Ecological Footprint

Bill Drummond
Bill Drummond
Associate Professor, School of City and Regional Planning
Read more by Bill Drummond

How would you describe this method?

Ecological footprint models calculate global, national, regional, or local supply of arable land (weighted by productivity) and compare it to the comprehensive demand for land. Global ecological footprint analysis finds that our current demand for resources is 50% higher than the planet’s available resources. The demand for arable land (ecological footprint) includes land required to produce products and land required to dispose of waste. It is calculated in categories that include cropland, grazing land, forest products, fishing grounds, urban land, and (forest) land for carbon sequestration. The available supply of land is the sum of cropland, forest land, etc. weighted by productivity.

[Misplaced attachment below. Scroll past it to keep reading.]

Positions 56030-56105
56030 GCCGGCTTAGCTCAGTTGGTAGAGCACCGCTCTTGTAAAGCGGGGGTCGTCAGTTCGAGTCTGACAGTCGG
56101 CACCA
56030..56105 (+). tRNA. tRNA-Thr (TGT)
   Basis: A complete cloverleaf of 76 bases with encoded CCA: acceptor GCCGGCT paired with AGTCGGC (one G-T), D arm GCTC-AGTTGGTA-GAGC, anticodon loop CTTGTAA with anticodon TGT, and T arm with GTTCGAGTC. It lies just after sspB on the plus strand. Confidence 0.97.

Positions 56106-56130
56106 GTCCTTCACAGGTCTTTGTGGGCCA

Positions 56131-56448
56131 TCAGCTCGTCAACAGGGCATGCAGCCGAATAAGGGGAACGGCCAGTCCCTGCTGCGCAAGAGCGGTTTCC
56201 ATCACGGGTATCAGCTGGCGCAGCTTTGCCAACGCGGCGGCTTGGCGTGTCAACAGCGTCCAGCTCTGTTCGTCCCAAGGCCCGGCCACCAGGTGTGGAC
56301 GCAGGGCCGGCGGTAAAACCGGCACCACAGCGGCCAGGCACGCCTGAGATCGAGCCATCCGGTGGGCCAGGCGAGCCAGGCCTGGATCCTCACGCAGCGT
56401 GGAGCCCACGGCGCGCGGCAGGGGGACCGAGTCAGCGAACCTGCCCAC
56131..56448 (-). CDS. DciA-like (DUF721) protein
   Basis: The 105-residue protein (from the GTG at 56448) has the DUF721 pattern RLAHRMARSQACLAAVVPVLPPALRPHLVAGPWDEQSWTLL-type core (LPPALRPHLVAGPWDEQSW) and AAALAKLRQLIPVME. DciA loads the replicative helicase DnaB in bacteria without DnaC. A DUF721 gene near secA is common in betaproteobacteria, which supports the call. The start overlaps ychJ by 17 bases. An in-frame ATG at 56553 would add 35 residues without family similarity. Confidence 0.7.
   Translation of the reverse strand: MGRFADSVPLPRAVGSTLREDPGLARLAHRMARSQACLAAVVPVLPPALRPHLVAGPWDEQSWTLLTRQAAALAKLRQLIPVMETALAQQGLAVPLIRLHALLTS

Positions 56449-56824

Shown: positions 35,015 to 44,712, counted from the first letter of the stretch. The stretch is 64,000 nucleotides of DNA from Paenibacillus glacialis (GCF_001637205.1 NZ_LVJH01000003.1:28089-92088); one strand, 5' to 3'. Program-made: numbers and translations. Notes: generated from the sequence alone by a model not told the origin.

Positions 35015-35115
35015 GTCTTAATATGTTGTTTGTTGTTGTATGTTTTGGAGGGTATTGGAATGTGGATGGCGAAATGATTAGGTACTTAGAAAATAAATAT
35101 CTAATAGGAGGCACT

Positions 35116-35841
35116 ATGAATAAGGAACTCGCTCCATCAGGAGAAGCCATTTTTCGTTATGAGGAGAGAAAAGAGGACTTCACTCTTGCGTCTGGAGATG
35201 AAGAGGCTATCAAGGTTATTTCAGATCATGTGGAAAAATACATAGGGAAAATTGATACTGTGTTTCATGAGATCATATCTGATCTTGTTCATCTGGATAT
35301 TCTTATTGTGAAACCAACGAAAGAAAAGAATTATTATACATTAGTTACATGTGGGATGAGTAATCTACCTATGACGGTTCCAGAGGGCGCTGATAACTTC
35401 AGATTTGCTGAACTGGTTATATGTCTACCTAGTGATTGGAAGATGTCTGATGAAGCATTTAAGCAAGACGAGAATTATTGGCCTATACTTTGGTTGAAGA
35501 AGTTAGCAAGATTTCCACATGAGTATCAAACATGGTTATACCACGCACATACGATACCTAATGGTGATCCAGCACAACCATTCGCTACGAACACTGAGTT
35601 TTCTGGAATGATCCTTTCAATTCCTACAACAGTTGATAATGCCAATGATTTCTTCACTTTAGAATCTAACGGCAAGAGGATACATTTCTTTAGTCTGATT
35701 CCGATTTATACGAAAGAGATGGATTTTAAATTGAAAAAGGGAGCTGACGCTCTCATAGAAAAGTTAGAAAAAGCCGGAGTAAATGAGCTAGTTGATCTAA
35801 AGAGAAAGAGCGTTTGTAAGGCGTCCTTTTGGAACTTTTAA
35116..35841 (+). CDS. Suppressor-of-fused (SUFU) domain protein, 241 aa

How is this big idea used or could be used in your work, in relation to sustainable communities?

The ecological footprint provides a means to identify the gap between current practice and full sustainability at various levels from the neighborhood to the globe, and the method also allows the tracking of progress toward sustainability. Because the method utilizes basic units of land, it converts the somewhat abstract concept of “sustainability” into readily understandable units of acres (or hectares) on the ground.

Learn more:

World Wildlife Fund. (2014). Living planet report 2014; Species and spaces, people and places. London: World Wildlife Fund.

Wackernagel, M. and W. Rees. (1996). Our ecological footprint: Reducing human impact on the earth. Gabriola Island, BC: New Society Publishers.